This past Wednesday, two terrorists killed 12 people and injured scores more at Charlie Hebdo, a French satirical newspaper. It has caused a wave of condemnation from various Muslim groups and the broader Muslim community.
We will not allow our religion to be hijacked by extremists that justify the murder of innocent people.
Although we take offense to the depiction of the Prophet Muhammad (peace be upon him) by Charlie Hebdo cartoonists, this attack cannot be justified in the name of Islam. Freedom of speech and Islam are not incompatible. In fact, the Prophet Muhammad (peace be upon him) and his companions had to emigrate from their hometown of Mecca to Medina because they didn’t have the freedom to proclaim their faith in one God. They were persecuted simply based on the beliefs they held.
When they arrived in Medina, the prophet and his companions built a mosque. A local man entered the holy place and started urinating in front of the Prophet and his companions during prayers. He was not killed, however. The Prophet (peace be upon him) prevented his companions from doing any harm to the man and explained that this was a holy place that must be respected. The man later accepted Islam.
This is the pluralism and tolerance that made the Islamic civilization one of the largest the world has ever seen. Terror groups such as al-Qaeda and the Islamic State claim to be reviving the golden age of Islam, but Islam is not a religion of vengeance and war as extremists and critics of the religion suggest. The terrorists that committed this act claim to be defending the honor of the prophet and the faith of Islam as a whole, but this kind of violence is senseless and shames Muslims. The Qu’ran says to be patient towards what non-Muslims say even if they insult your religion.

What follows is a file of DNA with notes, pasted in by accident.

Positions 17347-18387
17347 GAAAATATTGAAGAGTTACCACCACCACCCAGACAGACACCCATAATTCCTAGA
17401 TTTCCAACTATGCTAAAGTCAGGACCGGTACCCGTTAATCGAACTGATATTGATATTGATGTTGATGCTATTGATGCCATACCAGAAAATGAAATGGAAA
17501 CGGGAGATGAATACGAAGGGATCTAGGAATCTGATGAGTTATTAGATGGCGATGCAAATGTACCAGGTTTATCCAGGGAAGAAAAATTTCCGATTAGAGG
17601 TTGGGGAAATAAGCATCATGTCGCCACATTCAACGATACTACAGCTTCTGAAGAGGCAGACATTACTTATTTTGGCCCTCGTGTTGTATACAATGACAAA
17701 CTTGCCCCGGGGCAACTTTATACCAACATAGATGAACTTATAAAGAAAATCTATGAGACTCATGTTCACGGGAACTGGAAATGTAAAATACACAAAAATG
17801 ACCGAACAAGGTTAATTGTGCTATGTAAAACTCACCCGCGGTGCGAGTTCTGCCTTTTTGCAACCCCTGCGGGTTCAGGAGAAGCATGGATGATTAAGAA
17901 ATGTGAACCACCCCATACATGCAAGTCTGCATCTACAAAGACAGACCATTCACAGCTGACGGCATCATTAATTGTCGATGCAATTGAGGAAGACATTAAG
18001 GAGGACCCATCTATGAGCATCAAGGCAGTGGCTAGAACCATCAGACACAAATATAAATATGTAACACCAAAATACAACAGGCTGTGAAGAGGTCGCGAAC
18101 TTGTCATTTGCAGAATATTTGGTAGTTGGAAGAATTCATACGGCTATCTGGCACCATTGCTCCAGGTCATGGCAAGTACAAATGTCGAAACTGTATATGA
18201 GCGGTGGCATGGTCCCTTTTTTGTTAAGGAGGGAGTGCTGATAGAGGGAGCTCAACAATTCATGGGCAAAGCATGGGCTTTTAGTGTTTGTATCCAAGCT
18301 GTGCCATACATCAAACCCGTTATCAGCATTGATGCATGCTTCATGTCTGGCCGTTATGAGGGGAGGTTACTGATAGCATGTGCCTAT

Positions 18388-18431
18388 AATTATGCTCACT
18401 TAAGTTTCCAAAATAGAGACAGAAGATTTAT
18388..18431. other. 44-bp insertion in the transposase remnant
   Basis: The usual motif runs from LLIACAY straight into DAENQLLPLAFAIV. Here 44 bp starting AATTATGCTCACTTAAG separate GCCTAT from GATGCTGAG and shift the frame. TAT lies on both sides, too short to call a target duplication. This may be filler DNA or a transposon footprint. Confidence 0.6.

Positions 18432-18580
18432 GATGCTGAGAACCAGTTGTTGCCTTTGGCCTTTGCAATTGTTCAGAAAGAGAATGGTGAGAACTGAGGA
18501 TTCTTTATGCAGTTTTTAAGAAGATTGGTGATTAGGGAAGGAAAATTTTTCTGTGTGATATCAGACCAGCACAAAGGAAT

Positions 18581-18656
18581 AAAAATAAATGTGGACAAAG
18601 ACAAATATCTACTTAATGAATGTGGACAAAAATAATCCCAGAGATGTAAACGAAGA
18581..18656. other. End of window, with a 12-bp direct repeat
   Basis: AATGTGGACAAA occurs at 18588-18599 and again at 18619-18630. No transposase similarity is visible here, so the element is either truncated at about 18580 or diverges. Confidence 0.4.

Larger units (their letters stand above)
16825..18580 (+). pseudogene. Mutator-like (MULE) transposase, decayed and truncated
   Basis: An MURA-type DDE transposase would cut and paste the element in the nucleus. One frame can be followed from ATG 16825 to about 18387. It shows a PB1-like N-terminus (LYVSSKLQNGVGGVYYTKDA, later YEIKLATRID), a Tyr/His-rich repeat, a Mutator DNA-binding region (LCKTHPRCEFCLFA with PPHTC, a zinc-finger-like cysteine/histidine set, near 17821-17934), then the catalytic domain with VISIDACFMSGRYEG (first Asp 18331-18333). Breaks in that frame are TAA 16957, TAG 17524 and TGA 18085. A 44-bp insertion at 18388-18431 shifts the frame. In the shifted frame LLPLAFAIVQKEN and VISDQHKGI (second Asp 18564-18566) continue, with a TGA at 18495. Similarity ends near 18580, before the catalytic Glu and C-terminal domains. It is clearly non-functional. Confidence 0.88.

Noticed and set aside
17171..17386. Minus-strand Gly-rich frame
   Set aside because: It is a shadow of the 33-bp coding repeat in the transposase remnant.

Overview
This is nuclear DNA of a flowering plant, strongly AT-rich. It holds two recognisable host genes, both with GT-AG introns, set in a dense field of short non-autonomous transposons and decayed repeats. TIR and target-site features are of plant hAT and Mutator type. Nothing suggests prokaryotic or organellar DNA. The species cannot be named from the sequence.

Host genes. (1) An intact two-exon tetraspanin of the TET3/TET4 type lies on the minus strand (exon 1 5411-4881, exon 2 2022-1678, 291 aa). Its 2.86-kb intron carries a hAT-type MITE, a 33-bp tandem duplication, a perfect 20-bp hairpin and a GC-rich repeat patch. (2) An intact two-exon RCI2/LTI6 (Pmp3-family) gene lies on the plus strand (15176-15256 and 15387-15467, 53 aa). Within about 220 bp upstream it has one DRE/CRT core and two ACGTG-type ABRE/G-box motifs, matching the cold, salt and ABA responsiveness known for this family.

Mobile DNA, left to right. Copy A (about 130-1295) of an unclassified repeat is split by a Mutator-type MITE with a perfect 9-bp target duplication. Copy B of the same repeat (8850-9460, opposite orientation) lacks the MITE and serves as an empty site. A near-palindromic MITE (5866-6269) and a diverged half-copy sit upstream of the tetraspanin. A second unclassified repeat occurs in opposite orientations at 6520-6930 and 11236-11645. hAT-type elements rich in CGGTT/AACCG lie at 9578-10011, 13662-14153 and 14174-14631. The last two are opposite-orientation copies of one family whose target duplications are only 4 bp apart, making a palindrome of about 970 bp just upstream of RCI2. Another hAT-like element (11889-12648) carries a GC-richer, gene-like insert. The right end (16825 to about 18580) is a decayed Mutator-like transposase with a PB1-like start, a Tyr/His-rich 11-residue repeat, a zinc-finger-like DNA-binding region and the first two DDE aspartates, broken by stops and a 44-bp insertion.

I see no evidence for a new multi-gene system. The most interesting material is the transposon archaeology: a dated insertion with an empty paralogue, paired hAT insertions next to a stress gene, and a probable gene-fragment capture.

The deaths at Charlie Hebdo cannot become an excuse for far right politicians in Europe to discriminate against the growing Muslim community and spread xenophobia, alienating immigrant communities and ultimately contributing to support for radical groups.
Muslims, Jews and people from all over the world march in Paris against terrorism and in favor of freedom of speech.